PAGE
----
A broad rally on Wall Street propelled the Dow Jones industrial average to close above 26,000 points for the first time Wednesday.
The sharp gains also delivered record highs for the Standard & Poor’s 500 index and the Nasdaq composite, wiping out the market’s modest losses from a day earlier.
Technology and health care companies accounted for much of the gains. Financials stocks also rose, even as some big banks fell after reporting hefty quarterly losses.
The Dow gained 322.79 points, or 1.3 percent, to 26,115.65.
The S&P 500 index rose 26.14 points, or 0.9 percent, to 2,802.56. The Nasdaq added 74.59 points, or 1 percent, to 7,298.28. The Russell 2000 index of smaller-company stocks picked up 13.69 points, or 0.9 percent, to 1,586.66.
The Dow traded above the 26,000-point threshold on Tuesday, but wound up closing lower. Its surge Wednesday was driven in part by a gain in Boeing, which posted the biggest gain in the 30-company average.
With the stock market reaching records so often, 1,000-point moves in the Dow have become increasingly commonplace. It’s been just eight trading days since the Dow had its first close above 25,000 on Jan. 4. That’s faster than the 23 days it took the Dow to go from 24,000 to 25,000 points.
The stock market is off to a stellar start in 2018. The S&P 500 index has closed lower only twice this year. It capped last week with its seventh weekly gain in the past eight.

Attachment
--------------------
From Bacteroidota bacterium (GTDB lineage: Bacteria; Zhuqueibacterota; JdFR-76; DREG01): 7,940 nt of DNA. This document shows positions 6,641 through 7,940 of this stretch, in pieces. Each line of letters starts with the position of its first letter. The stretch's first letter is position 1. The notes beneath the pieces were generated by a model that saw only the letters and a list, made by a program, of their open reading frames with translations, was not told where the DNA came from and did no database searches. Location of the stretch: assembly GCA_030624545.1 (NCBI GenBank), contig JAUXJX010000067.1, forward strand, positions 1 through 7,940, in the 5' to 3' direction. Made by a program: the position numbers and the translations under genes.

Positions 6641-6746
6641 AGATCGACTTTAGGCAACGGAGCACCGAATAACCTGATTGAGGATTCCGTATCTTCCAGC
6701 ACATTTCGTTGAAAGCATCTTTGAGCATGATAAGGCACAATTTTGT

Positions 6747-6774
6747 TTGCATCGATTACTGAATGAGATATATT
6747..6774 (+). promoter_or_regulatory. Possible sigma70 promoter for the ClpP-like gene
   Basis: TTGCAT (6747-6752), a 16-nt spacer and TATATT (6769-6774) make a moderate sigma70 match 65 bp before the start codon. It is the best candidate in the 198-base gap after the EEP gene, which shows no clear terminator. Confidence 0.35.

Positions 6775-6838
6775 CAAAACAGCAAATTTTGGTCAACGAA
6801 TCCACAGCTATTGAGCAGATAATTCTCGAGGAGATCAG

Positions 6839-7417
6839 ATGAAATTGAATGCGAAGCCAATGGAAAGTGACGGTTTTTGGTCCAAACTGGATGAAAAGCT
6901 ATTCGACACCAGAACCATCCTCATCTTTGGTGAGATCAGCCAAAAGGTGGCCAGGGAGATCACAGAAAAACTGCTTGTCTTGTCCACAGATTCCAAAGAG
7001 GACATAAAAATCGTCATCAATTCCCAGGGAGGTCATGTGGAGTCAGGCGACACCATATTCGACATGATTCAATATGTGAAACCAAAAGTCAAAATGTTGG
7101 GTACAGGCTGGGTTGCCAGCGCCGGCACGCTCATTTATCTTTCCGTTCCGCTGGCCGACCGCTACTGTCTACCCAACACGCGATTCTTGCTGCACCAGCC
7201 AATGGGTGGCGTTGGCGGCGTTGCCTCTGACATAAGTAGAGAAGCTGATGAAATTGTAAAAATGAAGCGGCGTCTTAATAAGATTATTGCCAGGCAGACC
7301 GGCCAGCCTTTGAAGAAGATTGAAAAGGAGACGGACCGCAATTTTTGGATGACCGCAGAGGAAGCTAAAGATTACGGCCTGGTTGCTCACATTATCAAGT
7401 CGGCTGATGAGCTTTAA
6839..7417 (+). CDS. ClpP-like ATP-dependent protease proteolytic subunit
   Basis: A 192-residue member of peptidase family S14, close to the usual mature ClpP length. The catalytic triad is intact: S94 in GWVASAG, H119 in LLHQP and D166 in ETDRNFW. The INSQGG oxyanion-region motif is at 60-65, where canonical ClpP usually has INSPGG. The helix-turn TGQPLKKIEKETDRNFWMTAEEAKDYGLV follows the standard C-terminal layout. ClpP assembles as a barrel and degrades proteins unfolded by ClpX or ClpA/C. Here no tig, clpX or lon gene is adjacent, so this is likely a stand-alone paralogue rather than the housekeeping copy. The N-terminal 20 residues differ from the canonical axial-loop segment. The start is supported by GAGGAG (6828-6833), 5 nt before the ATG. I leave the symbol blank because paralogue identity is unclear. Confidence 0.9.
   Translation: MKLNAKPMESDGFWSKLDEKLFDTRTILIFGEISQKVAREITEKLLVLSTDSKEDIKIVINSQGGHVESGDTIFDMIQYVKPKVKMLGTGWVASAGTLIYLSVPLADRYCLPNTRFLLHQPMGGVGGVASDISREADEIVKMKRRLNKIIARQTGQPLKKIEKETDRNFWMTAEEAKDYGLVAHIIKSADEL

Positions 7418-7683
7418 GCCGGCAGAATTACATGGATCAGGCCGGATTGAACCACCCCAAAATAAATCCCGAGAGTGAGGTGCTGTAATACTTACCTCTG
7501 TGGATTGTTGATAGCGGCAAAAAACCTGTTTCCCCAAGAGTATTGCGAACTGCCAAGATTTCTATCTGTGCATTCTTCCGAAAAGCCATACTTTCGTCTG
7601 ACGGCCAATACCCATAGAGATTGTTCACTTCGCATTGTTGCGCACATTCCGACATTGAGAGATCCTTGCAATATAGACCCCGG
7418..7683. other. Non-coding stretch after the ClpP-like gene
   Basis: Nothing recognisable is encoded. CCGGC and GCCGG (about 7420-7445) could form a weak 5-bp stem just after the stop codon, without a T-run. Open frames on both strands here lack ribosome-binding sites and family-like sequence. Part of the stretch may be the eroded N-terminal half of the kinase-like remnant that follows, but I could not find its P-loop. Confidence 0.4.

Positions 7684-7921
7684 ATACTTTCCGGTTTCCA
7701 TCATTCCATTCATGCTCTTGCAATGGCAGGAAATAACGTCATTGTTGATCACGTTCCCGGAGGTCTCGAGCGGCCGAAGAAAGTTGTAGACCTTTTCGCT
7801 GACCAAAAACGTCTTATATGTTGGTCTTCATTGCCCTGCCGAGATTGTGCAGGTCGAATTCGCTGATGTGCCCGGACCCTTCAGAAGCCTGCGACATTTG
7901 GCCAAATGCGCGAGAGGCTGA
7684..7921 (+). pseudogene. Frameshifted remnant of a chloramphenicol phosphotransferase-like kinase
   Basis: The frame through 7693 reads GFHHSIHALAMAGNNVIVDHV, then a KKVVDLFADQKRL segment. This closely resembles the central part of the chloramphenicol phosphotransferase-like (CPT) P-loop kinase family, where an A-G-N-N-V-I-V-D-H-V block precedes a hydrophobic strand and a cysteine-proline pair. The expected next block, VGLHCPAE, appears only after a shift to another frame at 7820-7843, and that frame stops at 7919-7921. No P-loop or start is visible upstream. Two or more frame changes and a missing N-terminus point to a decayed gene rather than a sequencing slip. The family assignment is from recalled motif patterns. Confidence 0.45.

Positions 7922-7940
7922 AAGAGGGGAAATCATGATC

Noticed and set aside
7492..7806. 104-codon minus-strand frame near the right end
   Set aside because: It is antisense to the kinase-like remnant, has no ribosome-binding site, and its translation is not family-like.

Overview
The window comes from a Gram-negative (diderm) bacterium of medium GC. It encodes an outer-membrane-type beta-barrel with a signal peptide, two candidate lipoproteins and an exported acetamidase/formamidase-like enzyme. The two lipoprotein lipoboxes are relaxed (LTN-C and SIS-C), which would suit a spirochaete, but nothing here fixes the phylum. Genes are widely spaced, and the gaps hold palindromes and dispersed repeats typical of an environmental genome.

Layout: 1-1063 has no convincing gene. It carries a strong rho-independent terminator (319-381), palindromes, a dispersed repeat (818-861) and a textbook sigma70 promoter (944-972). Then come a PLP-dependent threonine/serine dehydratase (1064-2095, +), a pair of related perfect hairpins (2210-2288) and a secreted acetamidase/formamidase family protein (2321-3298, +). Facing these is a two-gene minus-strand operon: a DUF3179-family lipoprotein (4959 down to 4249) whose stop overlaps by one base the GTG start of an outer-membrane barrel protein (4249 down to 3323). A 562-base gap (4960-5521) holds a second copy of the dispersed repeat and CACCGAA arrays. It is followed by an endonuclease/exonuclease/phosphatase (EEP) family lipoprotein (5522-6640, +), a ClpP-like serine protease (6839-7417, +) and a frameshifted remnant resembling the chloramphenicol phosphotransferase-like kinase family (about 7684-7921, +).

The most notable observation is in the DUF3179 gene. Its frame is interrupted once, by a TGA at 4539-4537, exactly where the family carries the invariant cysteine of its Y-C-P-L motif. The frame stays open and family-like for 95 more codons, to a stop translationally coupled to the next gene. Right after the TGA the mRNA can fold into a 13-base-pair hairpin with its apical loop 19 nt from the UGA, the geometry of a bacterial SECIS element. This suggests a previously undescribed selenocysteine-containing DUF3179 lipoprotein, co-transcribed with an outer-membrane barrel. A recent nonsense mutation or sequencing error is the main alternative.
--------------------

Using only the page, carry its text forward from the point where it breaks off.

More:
Technology stocks were some of the biggest winners. Lam Research led the S&P 500 with a gain of $14.69, or 7.7 percent, to $205.08. Investors also bid up health care stocks, including Anthem. The insurer added $7.40, or 3.1 percent, to $249.15.
Industrial stocks rose after the Federal Reserve said U.S. industrial production increased 0.9 percent in December. Boeing rose $18.85, or 4.7 percent, to $351.01.
Ford Motor slumped 7 percent after the automaker gave a disappointing profit forecast for the year because of weaker sales in the U.S., higher commodity costs and its investments in new electric and hybrid cars. The stock was the biggest decliner in the S&P 500, giving up 92 cents to $12.18.
Goldman Sachs and Bank of America also closed lower after their latest quarterly results disappointed Wall Street.
Goldman said it lost $1.93 billion in the fourth quarter as the investment bank had to record more than $4 billion in charges related to the new tax law. Goldman’s trading desks had a weak quarter. The stock declined $4.81, or 1.9 percent, to $253.65.
U.S. crude added 24 cents to $63.97 per barrel on the New York Mercantile Exchange. Brent crude, used to price international oils, rose 23 cents to $69.38 a barrel.
Gold rose $2.10 to $1,339.20 an ounce. Silver dropped 2 cents to $17.17 an ounce. Copper fell 3 cents to $3.19 a pound.
The dollar rose to 111.13 yen from 110.30 yen on Wednesday. The euro fell to $1.2235 from $1.2271.
Heating oil futures gained a penny to $2.07 a gallon. Wholesale gasoline added 2 cents to $1.86 a gallon. Natural gas picked up 10 cents, or 3.3 percent, to $3.23 per 1,000 cubic feet.
European markets finished lower. Germany’s DAX lost 0.5 percent, while the CAC 40 in France slipped 0.4 percent. Britain’s FTSE 100 declined 0.4 percent.